Tuesday, April 6, 2010

Duly Noted: Museum Access Trends

I'm just catching up on a study released a couple of month back by the American Association of Museums. Overall, the study found that attendance at museums increased over the past few years. But it also notes the following:

One effect of the weak economy in 2009 was an increase in the number of museums that charge a general admission fee: 65.7% versus 59% in 2008 (according to AAM’s Museum Financial Information survey). Indeed, 14.2% of museums in the current survey reported an increase or implementation of general admission fees in 2009.

Museums that charge a general admission fee were less likely to experience increased attendance in 2009 than museums that did not charge a fee.

The median price for an adult admission was $7.00, unchanged since 2008 (and still cheaper than the average movie ticket).

To increase their accessibility, many of the museums that charged admission in 2009 also added free days (28.7%) or offered new discounts to local residents (17.5%).

Can I just say ahem, median price for admission $7???? This seems unheard of in Toronto, and increasingly against the grain in the rest of Canada. Even the National Gallery in Ottawa, which generally has more progressive access/possibly more federal funding than other major Canadian galleries, charges $9 a pop for the permanent collection.

Also, worth noting for our Toronto-area museums (ROM and Ontario Science Centre, I'm looking at you... as well as the Gardiner) many museums that charged admission in 2009 added free days or offered discounts to local residents. Would love to see this in Toronto, where we have the fee hike trend down pat. Dare to dream!

Image from Concert Commission


Michael M said...

Hey, Leah,

The study report doesn't give enough information to really tell what the $7 median means ... does this include museums that don't charge? What qualifies as a museum for the purposes of the study? et cetera et cetera.

If there are ten museums in our fine city, and four of them charge $20+ for admission, but six charge nothing, the median charge is $0.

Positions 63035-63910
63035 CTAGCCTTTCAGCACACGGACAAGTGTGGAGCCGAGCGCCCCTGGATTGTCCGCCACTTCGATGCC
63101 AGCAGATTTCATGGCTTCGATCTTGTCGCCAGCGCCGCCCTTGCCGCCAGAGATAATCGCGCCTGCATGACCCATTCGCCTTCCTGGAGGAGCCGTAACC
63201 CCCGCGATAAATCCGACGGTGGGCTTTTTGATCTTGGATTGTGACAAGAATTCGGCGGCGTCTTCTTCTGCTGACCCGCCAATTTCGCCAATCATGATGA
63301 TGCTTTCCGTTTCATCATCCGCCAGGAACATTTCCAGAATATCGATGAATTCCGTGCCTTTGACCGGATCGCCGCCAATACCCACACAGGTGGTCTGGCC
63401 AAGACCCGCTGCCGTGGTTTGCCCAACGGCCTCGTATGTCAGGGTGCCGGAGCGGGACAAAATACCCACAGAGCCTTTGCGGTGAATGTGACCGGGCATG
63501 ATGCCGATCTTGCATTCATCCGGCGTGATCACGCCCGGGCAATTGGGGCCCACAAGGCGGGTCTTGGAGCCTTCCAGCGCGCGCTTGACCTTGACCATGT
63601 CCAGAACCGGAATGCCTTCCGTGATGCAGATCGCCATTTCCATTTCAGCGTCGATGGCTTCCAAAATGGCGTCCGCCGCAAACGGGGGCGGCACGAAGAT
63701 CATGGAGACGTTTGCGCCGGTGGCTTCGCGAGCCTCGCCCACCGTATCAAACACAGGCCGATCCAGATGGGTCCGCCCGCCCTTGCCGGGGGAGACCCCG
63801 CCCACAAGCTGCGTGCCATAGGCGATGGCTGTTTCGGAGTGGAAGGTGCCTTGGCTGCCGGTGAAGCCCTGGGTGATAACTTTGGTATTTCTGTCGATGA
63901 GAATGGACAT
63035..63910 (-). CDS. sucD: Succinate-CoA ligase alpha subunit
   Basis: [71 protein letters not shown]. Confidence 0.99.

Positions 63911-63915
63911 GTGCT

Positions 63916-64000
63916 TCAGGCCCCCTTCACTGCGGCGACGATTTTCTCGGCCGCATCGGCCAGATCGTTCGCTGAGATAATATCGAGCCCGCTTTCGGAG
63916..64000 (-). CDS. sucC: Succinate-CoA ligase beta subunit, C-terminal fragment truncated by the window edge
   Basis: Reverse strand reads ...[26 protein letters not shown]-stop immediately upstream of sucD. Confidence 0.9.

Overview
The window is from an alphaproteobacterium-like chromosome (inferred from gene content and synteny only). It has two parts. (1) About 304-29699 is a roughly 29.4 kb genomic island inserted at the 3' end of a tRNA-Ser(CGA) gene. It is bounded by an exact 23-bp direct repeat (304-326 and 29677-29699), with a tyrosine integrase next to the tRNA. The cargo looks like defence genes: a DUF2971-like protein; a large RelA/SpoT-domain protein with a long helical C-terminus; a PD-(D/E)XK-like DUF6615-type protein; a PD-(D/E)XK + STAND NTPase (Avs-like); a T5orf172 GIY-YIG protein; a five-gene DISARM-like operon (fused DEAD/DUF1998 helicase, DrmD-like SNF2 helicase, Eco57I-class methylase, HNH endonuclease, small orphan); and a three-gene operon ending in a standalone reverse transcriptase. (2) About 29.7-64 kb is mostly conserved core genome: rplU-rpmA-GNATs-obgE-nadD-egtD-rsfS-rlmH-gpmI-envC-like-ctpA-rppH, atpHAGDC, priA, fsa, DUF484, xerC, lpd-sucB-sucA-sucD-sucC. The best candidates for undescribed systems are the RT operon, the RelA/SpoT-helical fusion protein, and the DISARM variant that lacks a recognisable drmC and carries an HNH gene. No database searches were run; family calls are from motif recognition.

More importantly, there are many studies that look at admissions and attendance in the UK, which shows that (not surprisingly) no admission fees lead to higher attendance. The question is, could a well developed donor campaign be attached to a no-admission fee policy, much akin to the free admissions to the Powerplant during the summer.

Likewise, could a much reduced admission fee structure, if applied across the board (e.g. no free admission for membership), lead to the building of a much more receptive and much larger pool for lower-level donations which would offset the lower ticket revenue. These are things that our institutions should be investigating ... instead of focussing primarily on large gifts and the attendant higher costs of servicing those gifts -- and, to boot, increasing attendance which increases public awareness of the importance of governmental support of arts and culture ...

Leah Sandals said...

Hey Michael,

Thanks for your thoughts. I do know the median is the "middle numbers" of an array of numbers, and that this study applies to American museums only....

Or, in other words, I know my fly-off-the-handleness about the museums admissions issue in Toronto/Canada affects how I read and focus on certain data only! I hear you on that.

I do think our national situation could benefit from some accurate analysis and tracking of around admissions fees, attendance, etc. I don't see the Canadian Museums Association or CAMDO doing similar research... why has only the States got this going on? Some research of this kind would be an excellent starting point for discussions around funding and access structures (or lack thereof) in our institutions.

To be clear to other readers, I understand very well that museums need money in order to operate. I totally get that. I want artists to be paid. I want curators to be paid. I want installers to be paid. Heck, I even want directors to be paid, even if it's not to the tune of a million dollars a year.

But, like Michael, I often wonder if the funding model currently in place for Canadian museums truly does fulfill the mandates upon which our museums have been founded -- to provide public access to public collections. Truly, I say, charge all you want for temporary exhibitions! Hold all the crazy fundraising balls you want! Just *at least* give the public reasonable access to public collections, which are, after all, maintained (and donation-tax-receipted) in the public trust.